Industry’s growing wireless sector is mostly nonunion — and companies want to keep it that way
The telecommunications company Verizon is seeking concessions from its unionized members in order to shave labor costs and shift more resources to its wireless service.
The Communication Workers of America (CWA) and the International Brotherhood of Electrical Workers (IBEW) represent more than 45,000 employees in the northeastern United States. The unions are currently in negotiations over a new Verizon contract in lieu of a three-year deal that will expire on August 6, according to a report in the Wall Street Journal.
The negotiations come as telecommunications companies are focusing on expanding wireless technology, an area that has relatively fewer unionized workers than the landline sector. In turn, unions are now looking to expand their presence in the wireless field while fending off concessions in traditional communication services.
Thirty percent of Verizon’s 200,000 employees are unionized, most of whom work in wireline jobs. The company has proposed a plan that would freeze pensions, increase employee healthcare contributions, amend job security and pay provisions for its unionized workers. Verizon says increased competition and declining revenue from the wireline services is the reason for the cuts: wireless revenue from last year increased by 5.1 percent, while its wireline revenue decreased 2.9 percent to $41.2 billion. Verizon Communications Inc. profited $2.5 billion last year.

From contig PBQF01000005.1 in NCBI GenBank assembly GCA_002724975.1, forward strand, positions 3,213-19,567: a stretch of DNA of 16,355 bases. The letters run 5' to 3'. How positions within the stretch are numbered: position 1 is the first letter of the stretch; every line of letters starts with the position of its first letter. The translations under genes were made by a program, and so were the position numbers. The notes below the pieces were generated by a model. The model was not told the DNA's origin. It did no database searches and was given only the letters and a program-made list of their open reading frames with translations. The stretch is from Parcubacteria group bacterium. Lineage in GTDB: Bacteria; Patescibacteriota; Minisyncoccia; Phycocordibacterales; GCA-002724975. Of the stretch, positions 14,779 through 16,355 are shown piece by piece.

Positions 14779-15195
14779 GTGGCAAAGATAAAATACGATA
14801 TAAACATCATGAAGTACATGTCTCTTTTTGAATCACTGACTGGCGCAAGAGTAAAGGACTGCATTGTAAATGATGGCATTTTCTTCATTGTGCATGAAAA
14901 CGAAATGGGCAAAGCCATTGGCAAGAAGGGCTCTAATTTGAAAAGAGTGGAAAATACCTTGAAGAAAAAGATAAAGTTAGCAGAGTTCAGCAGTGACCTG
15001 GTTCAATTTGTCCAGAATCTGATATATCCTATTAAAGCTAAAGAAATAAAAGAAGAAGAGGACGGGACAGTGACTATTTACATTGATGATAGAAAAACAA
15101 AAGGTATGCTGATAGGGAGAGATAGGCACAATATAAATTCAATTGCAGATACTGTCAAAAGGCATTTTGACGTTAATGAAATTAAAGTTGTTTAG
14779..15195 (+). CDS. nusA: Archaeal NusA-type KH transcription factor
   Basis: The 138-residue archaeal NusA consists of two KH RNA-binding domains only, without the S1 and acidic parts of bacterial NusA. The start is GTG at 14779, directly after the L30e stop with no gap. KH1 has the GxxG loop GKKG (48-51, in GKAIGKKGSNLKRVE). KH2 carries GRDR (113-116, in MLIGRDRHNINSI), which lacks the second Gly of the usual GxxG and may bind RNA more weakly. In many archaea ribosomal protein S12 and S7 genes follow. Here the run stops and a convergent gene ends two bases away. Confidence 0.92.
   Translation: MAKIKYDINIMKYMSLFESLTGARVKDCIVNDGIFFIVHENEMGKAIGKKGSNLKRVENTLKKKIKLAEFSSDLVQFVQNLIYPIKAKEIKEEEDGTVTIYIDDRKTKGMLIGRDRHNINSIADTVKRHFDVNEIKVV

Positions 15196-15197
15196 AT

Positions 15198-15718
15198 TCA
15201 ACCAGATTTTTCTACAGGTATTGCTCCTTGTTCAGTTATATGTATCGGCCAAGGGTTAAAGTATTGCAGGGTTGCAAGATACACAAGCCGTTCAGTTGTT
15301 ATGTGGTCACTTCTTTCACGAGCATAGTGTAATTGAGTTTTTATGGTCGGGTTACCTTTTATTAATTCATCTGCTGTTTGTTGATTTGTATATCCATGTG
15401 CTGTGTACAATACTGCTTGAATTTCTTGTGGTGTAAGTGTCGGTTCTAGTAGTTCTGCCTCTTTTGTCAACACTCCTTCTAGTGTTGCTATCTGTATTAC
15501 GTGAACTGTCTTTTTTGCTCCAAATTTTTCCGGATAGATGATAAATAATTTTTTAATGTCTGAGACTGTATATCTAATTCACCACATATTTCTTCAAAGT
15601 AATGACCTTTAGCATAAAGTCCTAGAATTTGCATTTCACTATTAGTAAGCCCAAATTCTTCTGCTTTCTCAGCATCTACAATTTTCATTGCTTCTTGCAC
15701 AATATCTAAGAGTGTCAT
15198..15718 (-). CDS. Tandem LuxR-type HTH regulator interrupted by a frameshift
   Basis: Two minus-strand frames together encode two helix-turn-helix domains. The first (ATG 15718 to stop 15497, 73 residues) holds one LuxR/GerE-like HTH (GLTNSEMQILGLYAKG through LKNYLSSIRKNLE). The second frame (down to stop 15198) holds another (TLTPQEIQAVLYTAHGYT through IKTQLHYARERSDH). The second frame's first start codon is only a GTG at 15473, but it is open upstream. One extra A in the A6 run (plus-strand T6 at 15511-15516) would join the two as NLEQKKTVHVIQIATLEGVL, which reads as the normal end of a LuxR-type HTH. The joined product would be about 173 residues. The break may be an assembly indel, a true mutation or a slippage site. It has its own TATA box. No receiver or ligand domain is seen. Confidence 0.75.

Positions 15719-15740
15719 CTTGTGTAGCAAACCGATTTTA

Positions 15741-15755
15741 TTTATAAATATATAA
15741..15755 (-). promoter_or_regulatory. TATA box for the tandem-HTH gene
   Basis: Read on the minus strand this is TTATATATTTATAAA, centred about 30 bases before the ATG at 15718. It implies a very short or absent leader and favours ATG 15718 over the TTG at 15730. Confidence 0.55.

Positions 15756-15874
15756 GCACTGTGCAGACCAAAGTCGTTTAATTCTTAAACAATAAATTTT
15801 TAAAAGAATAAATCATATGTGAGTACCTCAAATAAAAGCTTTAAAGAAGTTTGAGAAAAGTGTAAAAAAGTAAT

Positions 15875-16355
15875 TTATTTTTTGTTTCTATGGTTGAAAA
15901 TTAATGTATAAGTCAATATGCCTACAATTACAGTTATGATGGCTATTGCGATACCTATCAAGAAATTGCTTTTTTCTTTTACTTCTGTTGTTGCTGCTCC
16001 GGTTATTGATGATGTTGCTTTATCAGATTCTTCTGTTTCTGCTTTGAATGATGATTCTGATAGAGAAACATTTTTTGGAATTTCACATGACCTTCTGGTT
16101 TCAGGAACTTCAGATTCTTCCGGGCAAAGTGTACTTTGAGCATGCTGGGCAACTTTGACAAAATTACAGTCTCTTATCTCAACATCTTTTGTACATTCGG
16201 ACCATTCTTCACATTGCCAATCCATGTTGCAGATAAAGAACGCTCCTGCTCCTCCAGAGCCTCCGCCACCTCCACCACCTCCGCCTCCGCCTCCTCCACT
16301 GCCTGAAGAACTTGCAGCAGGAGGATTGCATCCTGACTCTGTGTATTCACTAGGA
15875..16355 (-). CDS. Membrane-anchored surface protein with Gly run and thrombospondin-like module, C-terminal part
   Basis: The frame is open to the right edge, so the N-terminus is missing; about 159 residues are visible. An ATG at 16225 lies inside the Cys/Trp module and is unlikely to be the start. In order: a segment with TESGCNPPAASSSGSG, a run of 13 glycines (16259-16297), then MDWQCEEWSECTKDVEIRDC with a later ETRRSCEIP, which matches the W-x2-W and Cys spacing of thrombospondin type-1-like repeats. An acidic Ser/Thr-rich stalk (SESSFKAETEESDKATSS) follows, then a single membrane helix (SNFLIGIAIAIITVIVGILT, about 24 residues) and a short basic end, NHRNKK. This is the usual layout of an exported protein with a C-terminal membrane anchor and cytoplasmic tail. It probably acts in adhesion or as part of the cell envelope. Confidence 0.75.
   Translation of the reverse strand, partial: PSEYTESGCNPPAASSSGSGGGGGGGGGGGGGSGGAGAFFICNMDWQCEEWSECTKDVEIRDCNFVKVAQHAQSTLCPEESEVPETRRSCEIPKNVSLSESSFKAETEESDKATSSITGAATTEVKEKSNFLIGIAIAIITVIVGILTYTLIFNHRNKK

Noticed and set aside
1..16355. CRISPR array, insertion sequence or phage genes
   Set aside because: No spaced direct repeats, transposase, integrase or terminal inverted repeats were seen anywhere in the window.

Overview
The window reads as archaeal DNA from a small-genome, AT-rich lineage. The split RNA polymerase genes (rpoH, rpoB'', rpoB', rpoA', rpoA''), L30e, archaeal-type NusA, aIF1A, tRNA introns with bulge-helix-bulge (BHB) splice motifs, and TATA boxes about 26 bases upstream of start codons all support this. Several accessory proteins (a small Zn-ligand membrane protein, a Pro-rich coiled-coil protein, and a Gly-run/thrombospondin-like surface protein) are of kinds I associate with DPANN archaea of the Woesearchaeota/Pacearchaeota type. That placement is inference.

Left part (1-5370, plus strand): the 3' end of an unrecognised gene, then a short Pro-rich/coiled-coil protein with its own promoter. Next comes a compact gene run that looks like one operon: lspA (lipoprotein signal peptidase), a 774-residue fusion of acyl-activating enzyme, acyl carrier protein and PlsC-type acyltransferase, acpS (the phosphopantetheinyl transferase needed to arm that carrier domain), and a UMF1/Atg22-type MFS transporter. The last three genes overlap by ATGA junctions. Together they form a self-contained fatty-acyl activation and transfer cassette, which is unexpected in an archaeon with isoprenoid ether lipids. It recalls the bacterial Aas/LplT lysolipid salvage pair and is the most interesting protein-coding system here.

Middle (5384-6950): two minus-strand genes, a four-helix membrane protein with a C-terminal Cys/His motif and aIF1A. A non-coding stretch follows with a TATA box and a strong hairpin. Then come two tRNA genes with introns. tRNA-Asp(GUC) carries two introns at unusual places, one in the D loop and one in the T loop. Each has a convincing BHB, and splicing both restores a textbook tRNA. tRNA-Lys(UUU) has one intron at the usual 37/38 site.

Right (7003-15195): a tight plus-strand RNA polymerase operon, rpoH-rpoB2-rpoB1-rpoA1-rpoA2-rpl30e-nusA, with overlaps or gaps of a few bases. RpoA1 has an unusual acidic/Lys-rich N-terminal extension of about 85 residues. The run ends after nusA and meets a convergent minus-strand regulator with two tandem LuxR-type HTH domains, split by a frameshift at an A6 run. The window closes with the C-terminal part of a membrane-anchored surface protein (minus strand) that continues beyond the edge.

Unions view the proposal as aggressive. “This is not a company coming to its union employees seeking ways to work together to face the challenges of the future. Their proposals seek to destroy our future,” wrote the CWA on its website. Bob Master, political director for the Communications Workers of America (CWA) District 1, called the contract an “attack on the middle class,” according to New Jersey newspaper The Record.
Workers are planning a July 30 rally at the Verizon’s headquarters in New York City. A walkout also seems possible if an agreement isn’t reached. A July 19 bargaining update posted on the website of IBEW Local 2222 says negotiations with Verizon are ongoing, but also wrote “locals should continue conducting their strike votes.”
Verizon is not the only communications company dealing with labor. With a shrinking workforce in traditional telecom, unions are hoping to organize in the wireless sector.
On Tuesday, a group of technicians in Connecticut became the first unionized T‑Mobile employees in the United States after voting to join the CWA-TU. A spokesperson for the union confirmed the workers are employed in the wireless division.
The vote comes after the U.S. management had tried to stifle unionization, the union said, even though the company’s German-based parent, Deutsche Telekom, allows its workers employed in the home country to freely organize.
AT&T acquired T‑Mobile recently. The move was supported bysome unions, but drew dismay from consumer groups. And although AT&T and Deutsche Telekom have a strong union presence, it’s not clear if there will be any layoffs due to the merger that is not yet finalized.
As companies compete to update their mobile technology, organized labor, as they have done with T‑Mobile, are looking to unionize the growing wireless sector. But U.S‑based telecommunication companies seem ambivalent.
A Verizon spokesperson quoted by the Wall Street Journal did not seem receptive. Sprint has been historically nonunion, but the market has changed in the traditional sector. Jobs have declined, costs have been reduced and productivity has increased. As a result, unions will be looking to minimize the wireless-wireline division through more organizing.